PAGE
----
I was browsing the GitHub repository rapid7/metasploit-framework and noticed that the README displayed a “code climate” badge. The badge displayed a number of unknown significance: 2.7.
It was clear from the name that the badge had something to do with static analysis. Clicking on the badge leads to this page:
Yikes! 3694 seems like a pretty large issue count. It leads me to believe that the developers either don’t care about their Code Climate score (but then why would they display the badge in the README?), or that they don’t find the Code Climate issues useful.
During my first internship at Google I worked on the static analysis team. One thing I learned from the team was that static analysis findings are only useful if they are actionable and have a low false positive rate. This paper from the team lists these as the first two requirements for selecting static analyses:
I looked at the issues Code Climate reported for the repository in question, and it seems Code Climate is reporting mostly non-actionable issues regarding code complexity. The other type of issues are duplicated code. I looked at several of the reported duplicated code fragments, and they were all pretty simple code blocks with no more than five lines, and most had only two occurrences. The duplicated code issues seemed nitpicky.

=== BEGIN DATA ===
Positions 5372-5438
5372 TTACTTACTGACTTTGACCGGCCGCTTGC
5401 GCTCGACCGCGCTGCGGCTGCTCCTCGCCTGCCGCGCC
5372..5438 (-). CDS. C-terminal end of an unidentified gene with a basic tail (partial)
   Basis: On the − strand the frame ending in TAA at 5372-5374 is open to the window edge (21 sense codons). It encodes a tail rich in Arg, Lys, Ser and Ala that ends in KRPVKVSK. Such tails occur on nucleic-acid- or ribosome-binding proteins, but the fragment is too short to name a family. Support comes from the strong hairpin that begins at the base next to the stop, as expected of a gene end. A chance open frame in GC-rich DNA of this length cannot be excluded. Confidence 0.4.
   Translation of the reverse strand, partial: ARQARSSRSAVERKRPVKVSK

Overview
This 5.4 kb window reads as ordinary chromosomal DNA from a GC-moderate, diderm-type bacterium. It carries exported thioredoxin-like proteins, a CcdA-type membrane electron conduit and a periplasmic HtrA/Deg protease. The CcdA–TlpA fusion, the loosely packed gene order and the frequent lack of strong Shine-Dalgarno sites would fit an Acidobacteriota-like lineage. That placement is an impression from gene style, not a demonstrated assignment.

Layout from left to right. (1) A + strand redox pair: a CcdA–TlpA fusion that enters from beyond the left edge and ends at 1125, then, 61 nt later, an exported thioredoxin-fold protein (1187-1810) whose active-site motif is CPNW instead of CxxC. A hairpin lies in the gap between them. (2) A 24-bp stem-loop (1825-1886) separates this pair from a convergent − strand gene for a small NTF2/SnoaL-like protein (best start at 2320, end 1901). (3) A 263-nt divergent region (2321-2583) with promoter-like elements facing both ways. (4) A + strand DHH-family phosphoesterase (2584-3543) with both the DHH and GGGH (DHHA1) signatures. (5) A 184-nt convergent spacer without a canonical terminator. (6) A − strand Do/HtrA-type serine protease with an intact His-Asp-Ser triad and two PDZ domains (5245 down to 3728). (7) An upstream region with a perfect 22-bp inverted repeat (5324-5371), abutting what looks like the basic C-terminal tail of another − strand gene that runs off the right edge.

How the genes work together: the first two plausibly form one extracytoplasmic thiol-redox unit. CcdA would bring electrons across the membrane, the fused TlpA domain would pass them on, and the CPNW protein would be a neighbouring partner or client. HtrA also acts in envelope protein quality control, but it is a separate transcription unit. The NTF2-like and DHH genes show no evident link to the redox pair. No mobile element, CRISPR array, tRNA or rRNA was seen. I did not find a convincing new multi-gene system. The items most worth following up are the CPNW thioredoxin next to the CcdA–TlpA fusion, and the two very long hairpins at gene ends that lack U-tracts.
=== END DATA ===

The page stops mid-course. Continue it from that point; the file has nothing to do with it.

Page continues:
Code complexity metrics (including line counts) are not useful for fixing real problems in code. If you try to enforce some maximum complexity you will end up with pointless rewrites just to try to fix the complexity score. This in itself can lead to needless bugs being introduced from trying to “fix” your complexity issues.
Another issue is that the complexity score in itself is entirely arbitrary. What does it mean that a method has a complexity of 300? Is that too much? Where do you draw the line? If you make the computation of the complexity score more sophisticated, it just gets more difficult to figure out what part to change to minimize the score.
Sometimes it can be useful to find that some replicated piece of code can be refactored into a common method. However, this often leads to introducing a more abstract method that handles more cases, increasing your code complexity. Often, a new parameter is added to the method, and some conditional statements as well. Consider for example Figure 1 from Narasimhan (2015):
In my opinion the above refactoring is not useful. The more general method will run slower than the original method due to the new conditional branch, unless it is inlined by the compiler. The more general method is also harder to read and has introduced a boolean trap.